What Your Husband Really Needs

 
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Not long ago, I went through an incredible book called Men of Courage.

My closest friends and I wanted to grow in our understanding and knowledge of the male mind and thought this would be a great place to start. Though my husband and I have been together for nearly 10 years, as I flipped through the pages, it was as though I was listening in on a deep, brotherly conversation.

I knew there were differences in our needs, but had no idea how big of a role those needs played into his various relationships. Seeing certain proclivities and hindrances he has simply because he is a man was eye-opening and I haven’t seen him the same since. I would love to impart this same wonderful knowledge onto you, so here goes.

Your husband has three things he longs to hear and needs to know:

He isn’t alone.
It can be done.
He can do it.

He isn’t alone.
(Intimacy building)

Yes, I know you live under the same roof, see each other daily, debrief about your days occasionally and on and on, but in your marriage, there is a big difference between syncing and partnering. Syncing seeks to make sure everything gets done while partnering seeks to make sure everyone is cared for.

Your husband has unique struggles, obstacles, responsibilities and relationships that he is constantly juggling. You have the opportunity and joy of being his consistent safe haven. You get to know him in ways others simply cannot-for better or worse. He needs that intimacy, both physically and emotionally and to know that he doesn’t have to do life alone, even if he thinks he can handle it.

What would it look like to remind him of your partnership? When was the last time you asked him what he needed, how he is feeling, how you can help him or told him what you admire about him? What would your marriage look like if you started each day by reminding him that you choose him and that he isn’t alone?

It can be done.
(Having awareness of who he is)

Partnership also requires a “knowing” of the other. In order to help him or seek his good, you need to be aware of what he is facing. This means not minimizing or fixing things for him nor does it mean listening inattentively, but rather, being present with him.

At one point in time, your husband was a little boy with dreams and goals and a desire to find his place and purpose in life. Then reality set in. Maybe his Dad left, maybe a close loved one died, maybe he made some pretty bad choices or had to grow up fast and care for himself. At some point, some of those desires have faded, been lost or just overlooked for years. And chances are, he still has some dreams, desires, goals.

Do you know what those are? Have you asked him to plan with you and envision where he wants to be in 5 years, 10 years, 20 years? Do you know his story and what he has lived, are sitting with him in the reality of the now and do you know where he wants to go?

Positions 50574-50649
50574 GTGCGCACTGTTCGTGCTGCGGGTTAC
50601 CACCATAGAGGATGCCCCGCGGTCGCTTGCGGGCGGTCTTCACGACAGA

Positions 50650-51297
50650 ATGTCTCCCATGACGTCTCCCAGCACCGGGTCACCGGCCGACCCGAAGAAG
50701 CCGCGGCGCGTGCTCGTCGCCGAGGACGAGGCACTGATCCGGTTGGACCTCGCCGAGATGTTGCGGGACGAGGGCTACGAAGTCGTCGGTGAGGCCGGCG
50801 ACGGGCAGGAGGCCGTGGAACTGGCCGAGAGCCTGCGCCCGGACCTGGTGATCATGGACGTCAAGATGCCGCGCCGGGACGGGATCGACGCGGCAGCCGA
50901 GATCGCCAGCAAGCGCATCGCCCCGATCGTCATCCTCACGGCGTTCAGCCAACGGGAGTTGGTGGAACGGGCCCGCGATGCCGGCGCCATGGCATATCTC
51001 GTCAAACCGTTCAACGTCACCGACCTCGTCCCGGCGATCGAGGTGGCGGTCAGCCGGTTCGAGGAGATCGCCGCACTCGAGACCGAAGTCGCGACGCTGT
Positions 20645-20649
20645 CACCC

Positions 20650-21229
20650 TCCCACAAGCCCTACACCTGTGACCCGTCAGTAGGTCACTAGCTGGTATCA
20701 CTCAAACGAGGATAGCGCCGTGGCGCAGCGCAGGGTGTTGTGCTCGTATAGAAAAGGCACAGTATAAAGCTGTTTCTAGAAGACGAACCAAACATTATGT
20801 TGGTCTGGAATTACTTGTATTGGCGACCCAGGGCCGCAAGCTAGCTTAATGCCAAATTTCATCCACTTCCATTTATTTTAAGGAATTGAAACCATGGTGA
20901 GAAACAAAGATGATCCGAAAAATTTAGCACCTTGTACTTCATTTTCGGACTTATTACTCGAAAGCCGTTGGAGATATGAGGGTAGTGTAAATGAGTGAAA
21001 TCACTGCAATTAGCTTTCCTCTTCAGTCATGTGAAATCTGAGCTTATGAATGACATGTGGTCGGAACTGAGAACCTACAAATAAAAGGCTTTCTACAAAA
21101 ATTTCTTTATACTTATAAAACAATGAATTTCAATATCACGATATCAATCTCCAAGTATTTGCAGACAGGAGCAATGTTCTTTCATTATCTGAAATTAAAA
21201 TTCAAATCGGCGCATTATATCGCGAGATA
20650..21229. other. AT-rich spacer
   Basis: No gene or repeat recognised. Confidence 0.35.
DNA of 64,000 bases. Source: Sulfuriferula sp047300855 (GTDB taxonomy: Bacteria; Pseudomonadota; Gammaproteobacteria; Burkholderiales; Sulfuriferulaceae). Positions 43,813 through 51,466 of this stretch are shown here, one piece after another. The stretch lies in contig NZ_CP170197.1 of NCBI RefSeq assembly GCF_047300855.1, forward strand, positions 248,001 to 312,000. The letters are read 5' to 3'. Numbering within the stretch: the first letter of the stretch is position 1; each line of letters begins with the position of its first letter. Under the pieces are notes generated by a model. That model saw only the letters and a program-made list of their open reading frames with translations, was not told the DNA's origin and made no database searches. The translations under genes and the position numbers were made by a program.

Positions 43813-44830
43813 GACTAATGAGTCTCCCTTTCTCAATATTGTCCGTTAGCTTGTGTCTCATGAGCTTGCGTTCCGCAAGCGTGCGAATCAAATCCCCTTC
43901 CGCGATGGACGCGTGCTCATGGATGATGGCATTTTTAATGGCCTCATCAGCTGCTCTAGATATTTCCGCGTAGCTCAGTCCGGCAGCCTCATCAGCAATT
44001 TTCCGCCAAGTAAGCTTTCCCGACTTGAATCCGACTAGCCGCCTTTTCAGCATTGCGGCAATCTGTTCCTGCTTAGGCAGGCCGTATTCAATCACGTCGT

He can do it.
(Giving respect and encouragement)

In ten years of marriage and eight years of counseling and ministry, I have never heard a husband utter the words, “she compliments me too much”. Far more often, we women tend to either be silent or use our words as some means of torture for tearing apart every little nuance about our husbands that drives us crazy.

I once made a chart tallying how many comments that came out of my mouth were critical vs encouraging for an entire day. Let's just say that my husband and three children are very forgiving. Your words have more power than you could ever imagine. I often tell my children that we can use our words to bring life to people or to bring death; to build others up or tear them down. Even if your husband isn’t a “words of affirmation” guy, reminding him that you believe in him, admire him and are committed to walking this life out with him will never grow old.

Remind him of the character in him that won you over to begin with, for the ways he uses his gifts and skill sets to love and build others up or provide for you. I’m not asking you to pretend he doesn't have flaws or to ignore when he wrongs or hurts you. But a man who has been built up in love, by the words of his wife, will be far more likely to handle criticism when it is needed.

It is a weighty task to be an encouraging, attentive wife. It is not for the faint of heart. But take courage: you’re not alone, it can be done, you can do it.


Written by Kim Bogardus
Kim and her husband, Nick, live in Orange County with their three energetic kiddos. They planted Cross of Christ Church and enjoy all the chaos and joys of ministry. Kim loves teaching, counseling, and baking and has a passion to see women live with courage through owning their story and being content with who and where they are.


 
 
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